- Police Beat
- The Forecaster
BATH — Regional School Unit 1 may have to eliminate more than a dozen jobs to shave its proposed fiscal 2012 tax increase to about 3 percent.
The school district faces a potential $1.1 million loss of state and federal revenue. That reduction would contribute to an overall tax increase of nearly $2 million, or 11.88 percent, to $18.5 million for the district’s five communities.
Rather than propose a nearly 12 percent tax increase, RSU 1 Superintendent William Shuttleworth is presenting the School Board with three scenarios, for tax increases of 2.99 percent, 2 percent and 0 percent.
Under the nearly 3 percent tax hike, Shuttleworth is recommending 13.5 positions be cut across the district, 12.5 of which are currently filled.
They include five teachers and one educational technician at Morse High School; a teacher at the Bath Regional Career and Technical Center; elementary music, art and home economics teachers at Bath Middle School; an elementary world language teacher; a vacant elementary teacher position, and an elementary educational technician. A district-wide secretary’s hours would also be cut by nearly half.
Under the nearly 3 percent increase, the tax impact would be about a 5 percent increase, to $8.2 million, in Bath; a nearly 6 percent increase to about $430,000 in Arrowsic; a nearly 4 percent decrease to $2.7 million in Phippsburg; a 3.8 percent increase to $2.6 million in West Bath, and an approximately 3 percent increase to $3.1 million in Woolwich. Taxes would total about $17 million.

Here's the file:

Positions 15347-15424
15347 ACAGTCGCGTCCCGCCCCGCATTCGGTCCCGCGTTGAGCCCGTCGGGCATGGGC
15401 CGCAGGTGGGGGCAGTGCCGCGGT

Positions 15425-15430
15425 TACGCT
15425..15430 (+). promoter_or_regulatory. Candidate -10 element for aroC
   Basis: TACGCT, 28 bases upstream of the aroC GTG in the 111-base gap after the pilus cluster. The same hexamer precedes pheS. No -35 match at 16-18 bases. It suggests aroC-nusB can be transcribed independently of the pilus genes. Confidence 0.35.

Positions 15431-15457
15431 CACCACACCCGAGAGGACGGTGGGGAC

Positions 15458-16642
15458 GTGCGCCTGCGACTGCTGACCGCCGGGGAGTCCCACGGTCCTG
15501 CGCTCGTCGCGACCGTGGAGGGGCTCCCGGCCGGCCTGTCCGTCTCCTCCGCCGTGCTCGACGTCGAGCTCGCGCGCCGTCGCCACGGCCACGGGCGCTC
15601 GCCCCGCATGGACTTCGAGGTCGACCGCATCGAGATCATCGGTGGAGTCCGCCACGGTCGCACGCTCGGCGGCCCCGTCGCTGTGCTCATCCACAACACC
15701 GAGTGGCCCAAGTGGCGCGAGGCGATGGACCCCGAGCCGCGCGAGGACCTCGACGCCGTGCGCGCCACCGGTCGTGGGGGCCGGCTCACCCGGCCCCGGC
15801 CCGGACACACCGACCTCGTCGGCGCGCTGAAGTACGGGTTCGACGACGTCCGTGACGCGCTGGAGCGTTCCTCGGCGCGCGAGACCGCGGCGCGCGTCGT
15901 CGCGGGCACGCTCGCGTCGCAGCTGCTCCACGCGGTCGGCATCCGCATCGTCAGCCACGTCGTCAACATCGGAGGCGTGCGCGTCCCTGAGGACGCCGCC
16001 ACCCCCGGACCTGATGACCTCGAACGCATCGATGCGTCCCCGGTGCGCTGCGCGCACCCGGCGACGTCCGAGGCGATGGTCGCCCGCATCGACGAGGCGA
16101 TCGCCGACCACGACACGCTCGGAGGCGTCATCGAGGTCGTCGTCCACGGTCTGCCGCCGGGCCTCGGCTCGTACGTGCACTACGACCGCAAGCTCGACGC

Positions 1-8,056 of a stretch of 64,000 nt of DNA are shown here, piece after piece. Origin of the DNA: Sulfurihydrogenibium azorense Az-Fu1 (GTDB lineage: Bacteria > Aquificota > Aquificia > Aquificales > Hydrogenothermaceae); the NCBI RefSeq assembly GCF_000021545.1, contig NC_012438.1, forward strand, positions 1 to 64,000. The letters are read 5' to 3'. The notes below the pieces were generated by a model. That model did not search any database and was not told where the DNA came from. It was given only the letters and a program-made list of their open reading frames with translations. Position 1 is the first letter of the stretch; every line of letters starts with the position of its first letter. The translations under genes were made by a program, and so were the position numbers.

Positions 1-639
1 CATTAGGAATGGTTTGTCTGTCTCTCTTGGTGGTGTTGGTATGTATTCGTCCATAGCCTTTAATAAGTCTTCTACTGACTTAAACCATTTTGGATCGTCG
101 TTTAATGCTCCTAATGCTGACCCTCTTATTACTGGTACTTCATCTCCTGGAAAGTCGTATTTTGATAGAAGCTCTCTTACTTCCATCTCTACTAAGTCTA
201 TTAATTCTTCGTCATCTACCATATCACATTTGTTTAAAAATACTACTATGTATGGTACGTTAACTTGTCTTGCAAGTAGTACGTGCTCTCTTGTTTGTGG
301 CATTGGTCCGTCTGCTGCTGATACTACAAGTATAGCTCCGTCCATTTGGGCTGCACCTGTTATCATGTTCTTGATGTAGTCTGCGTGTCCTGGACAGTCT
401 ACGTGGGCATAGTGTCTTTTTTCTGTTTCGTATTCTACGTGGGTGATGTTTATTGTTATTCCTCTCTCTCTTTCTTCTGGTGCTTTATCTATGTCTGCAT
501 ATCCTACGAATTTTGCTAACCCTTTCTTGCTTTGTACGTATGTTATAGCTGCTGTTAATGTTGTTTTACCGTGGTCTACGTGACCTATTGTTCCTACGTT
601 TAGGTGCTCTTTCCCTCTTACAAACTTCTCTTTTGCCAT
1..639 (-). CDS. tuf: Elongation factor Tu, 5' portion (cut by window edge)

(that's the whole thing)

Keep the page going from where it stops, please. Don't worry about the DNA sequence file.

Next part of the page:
Shuttleworth said a point was made not to cut any elementary classroom teachers, noting that “we’re able to preserve the teacher-pupil ratios that we think are essential to student learning.”
There should never be any class at Morse High School larger than 25 to 27 students, he added.
With any further cuts, Shuttleworth said, “it begins to hurt our outcomes. … The public can’t expect that you can cut a million and a half dollars out of a budget without a (student educational) response cost.”
He said he understands that “the public can only afford so much of a tax increase. Many of them are not working; it’s been tough economically. So you have that constant balance … the ability of the taxpayers to support the schools and the needs of the kids, and how do you do that delicate balance? And that’s the tough one.”
Shuttleworth said “it simply is too bad in our society that we have to balance the needs of our children because of national priorities that essentially have destroyed our economy. … National priorities of giving outrageous tax benefits to the rich, that puts the burden on the common worker … (and of spending) a billions dollars a day fighting wars that have no value to us. I think these are tough decisions that have affected our kids strongly.”